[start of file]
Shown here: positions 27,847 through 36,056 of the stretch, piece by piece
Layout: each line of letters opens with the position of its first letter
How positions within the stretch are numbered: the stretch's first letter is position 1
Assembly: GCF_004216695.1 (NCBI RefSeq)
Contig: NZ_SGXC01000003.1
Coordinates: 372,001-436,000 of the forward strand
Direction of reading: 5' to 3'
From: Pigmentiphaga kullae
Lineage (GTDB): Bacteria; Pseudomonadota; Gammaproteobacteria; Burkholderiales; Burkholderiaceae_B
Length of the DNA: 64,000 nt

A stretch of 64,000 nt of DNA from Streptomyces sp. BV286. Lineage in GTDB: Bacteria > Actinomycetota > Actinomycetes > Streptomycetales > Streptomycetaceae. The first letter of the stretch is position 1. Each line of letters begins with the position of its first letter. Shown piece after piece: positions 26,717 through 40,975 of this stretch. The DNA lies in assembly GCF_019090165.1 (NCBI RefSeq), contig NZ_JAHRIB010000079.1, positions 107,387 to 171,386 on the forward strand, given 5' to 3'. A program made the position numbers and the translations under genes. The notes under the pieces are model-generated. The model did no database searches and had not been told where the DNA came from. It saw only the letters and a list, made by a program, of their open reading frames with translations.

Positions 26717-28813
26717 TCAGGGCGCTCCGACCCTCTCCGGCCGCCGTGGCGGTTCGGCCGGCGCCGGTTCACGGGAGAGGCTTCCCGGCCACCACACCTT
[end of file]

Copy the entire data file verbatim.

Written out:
Shown here: positions 27,847 through 36,056 of the stretch, piece by piece
Layout: each line of letters opens with the position of its first letter
How positions within the stretch are numbered: the stretch's first letter is position 1
Assembly: GCF_004216695.1 (NCBI RefSeq)
Contig: NZ_SGXC01000003.1
Coordinates: 372,001-436,000 of the forward strand
Direction of reading: 5' to 3'
From: Pigmentiphaga kullae
Lineage (GTDB): Bacteria; Pseudomonadota; Gammaproteobacteria; Burkholderiales; Burkholderiaceae_B
Length of the DNA: 64,000 nt

A stretch of 64,000 nt of DNA from Streptomyces sp. BV286. Lineage in GTDB: Bacteria > Actinomycetota > Actinomycetes > Streptomycetales > Streptomycetaceae. The first letter of the stretch is position 1. Each line of letters begins with the position of its first letter. Shown piece after piece: positions 26,717 through 40,975 of this stretch. The DNA lies in assembly GCF_019090165.1 (NCBI RefSeq), contig NZ_JAHRIB010000079.1, positions 107,387 to 171,386 on the forward strand, given 5' to 3'. A program made the position numbers and the translations under genes. The notes under the pieces are model-generated. The model did no database searches and had not been told where the DNA came from. It saw only the letters and a list, made by a program, of their open reading frames with translations.

Positions 26717-28813
26717 TCAGGGCGCTCCGACCCTCTCCGGCCGCCGTGGCGGTTCGGCCGGCGCCGGTTCACGGGAGAGGCTTCCCGGCCACCACACCTT